The answer unfortunately seems to clearly be yes.

Let's look at just one aspect of this for the moment. It's time for another hypothetical question.

Can we realistically expect that once large amounts of taxpayer dollars are involved in broadband deployment, Congress will not wish to "mold" the Internet in a politically expedient manner?

The shape that Congress might wish for the Net isn't very hard to visualize.

Congress has passed legislation multiple times to impose all manner of content controls on the Net. The Supreme Court has fought back these laws to date, but terms-of-use precedents suggest that they might be far more accepting of such restrictions when major taxpayer funding is involved.

Add to that the many calls -- including from a key Microsoft executive -- for "Internet Driver's Licenses" that would decimate the concept of user anonymity -- and the prospects for serious undermining of Internet civil liberties appear to be not at all far-fetched. The moves by nominally democratic countries such as Australia and New Zealand into Internet censorship regimes lends support to those in the U.S. who simply salivate at the thought of clamping down on the "Evil Internet."

One can almost hear the impassioned Congressional speeches. "My constituents won't pay to support an Internet that allows porn and hate speech, illegal downloading, and anonymous users who refuse to stand behind their comments! If we're to fund these broadband networks, we must insist that they not be allowed to become tools for criminals, terrorists, and malcontents like the Internet has been up to now!" (Loud applause from the gallery. FOX News commentators nod appreciatively.)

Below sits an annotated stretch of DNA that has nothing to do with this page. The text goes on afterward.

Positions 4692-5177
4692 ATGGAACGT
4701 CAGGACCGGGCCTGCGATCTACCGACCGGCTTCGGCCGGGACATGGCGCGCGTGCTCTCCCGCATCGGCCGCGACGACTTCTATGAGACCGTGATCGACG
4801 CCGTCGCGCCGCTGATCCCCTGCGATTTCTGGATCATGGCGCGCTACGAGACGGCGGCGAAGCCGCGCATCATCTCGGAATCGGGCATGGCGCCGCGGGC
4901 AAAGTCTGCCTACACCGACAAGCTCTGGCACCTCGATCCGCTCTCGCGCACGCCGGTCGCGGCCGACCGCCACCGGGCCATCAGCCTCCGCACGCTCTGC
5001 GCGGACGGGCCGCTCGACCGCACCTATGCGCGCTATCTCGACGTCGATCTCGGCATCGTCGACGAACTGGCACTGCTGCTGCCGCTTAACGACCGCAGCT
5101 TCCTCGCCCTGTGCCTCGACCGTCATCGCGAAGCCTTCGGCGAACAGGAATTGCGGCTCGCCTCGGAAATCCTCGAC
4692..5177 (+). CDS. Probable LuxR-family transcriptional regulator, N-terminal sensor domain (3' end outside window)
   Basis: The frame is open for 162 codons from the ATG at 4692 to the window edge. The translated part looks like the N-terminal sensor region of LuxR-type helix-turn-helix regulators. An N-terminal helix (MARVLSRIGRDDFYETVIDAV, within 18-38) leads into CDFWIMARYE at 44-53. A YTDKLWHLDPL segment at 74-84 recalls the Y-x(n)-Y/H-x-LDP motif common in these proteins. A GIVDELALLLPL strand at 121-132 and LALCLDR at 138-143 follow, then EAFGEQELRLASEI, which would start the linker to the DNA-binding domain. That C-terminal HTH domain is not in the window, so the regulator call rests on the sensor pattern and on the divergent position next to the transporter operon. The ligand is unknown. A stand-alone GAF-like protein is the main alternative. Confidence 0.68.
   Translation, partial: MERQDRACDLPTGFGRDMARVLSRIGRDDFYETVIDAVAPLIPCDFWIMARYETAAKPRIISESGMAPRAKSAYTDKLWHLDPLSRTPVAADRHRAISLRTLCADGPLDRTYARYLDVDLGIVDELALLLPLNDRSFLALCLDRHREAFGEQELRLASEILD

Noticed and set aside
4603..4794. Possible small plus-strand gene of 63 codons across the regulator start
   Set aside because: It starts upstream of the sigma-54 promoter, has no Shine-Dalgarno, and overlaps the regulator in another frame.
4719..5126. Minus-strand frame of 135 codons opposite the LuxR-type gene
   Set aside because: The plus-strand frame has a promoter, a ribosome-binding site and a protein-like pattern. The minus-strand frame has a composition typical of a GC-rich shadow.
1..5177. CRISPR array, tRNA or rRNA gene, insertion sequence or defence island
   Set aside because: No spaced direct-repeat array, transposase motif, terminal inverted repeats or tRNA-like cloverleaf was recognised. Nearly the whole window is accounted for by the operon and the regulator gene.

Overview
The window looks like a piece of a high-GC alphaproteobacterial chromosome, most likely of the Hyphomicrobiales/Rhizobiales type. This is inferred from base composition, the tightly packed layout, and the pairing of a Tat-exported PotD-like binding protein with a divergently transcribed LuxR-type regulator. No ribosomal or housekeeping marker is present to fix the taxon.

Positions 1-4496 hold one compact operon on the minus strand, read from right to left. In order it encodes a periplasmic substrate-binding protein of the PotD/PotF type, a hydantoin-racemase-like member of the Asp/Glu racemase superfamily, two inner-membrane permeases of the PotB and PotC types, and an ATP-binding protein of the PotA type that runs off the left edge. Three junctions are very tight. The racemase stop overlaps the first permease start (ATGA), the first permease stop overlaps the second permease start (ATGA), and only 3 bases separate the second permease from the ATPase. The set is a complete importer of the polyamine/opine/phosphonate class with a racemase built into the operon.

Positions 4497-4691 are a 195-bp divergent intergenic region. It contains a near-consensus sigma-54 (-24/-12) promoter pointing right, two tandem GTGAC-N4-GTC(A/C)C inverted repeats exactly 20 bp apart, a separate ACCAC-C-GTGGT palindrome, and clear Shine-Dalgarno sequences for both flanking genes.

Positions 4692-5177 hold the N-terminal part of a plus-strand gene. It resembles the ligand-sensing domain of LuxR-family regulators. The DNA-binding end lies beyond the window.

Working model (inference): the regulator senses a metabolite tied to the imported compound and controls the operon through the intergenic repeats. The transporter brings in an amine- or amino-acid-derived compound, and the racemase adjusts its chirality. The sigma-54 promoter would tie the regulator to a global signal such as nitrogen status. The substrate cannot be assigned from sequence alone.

Unless a politician represents San Francisco, West Hollywood, or similar enclaves, they'd probably find this sort of "Net-Baiting" harangue to be a sure-fire vote-getter in most parts of the country.

Because the sad truth is that many -- perhaps the majority -- of people in the U.S. appear to fear the free-speech and anonymity aspects of the Internet -- aspects that are in my opinion among the Internet's most important and admirable attributes, even though both of those aspects can be and are subject at times to abuse by less than honorable individuals and organizations.

Enough questions. Now for a thought. It is my personal opinion that as Congress proceeds to consider the FCC Broadband Plan and the many involved implications, we must be exceedingly diligent to at least try assure that Congress does not treat broadband -- the Internet -- with the same sort of all too often short-sighted, skewed, and in some critical ways cavalier attitudes that have shaped the health care reform debate to date.

We must move forward with real "broadband reform" in this country, just as not ultimately proceeding with true health care reform would be calamitous.

But while Congress can indeed do immense good, it also has a history of doing tremendous damage as well -- often with the best of intentions in play throughout the process in either case.

Would Congress willingly "wreck" the civil liberties of Internet users? For that matter, will Congress' current extended foray into health care reform do more harm than good?

In Greek mythology, we might look to Atropos [YouTube] and her "shears of fate" for some insight into such futures. Absent her sage counsel, we can only really look inside ourselves.


Posted by Lauren at March 16, 2010 10:38 PM | Permalink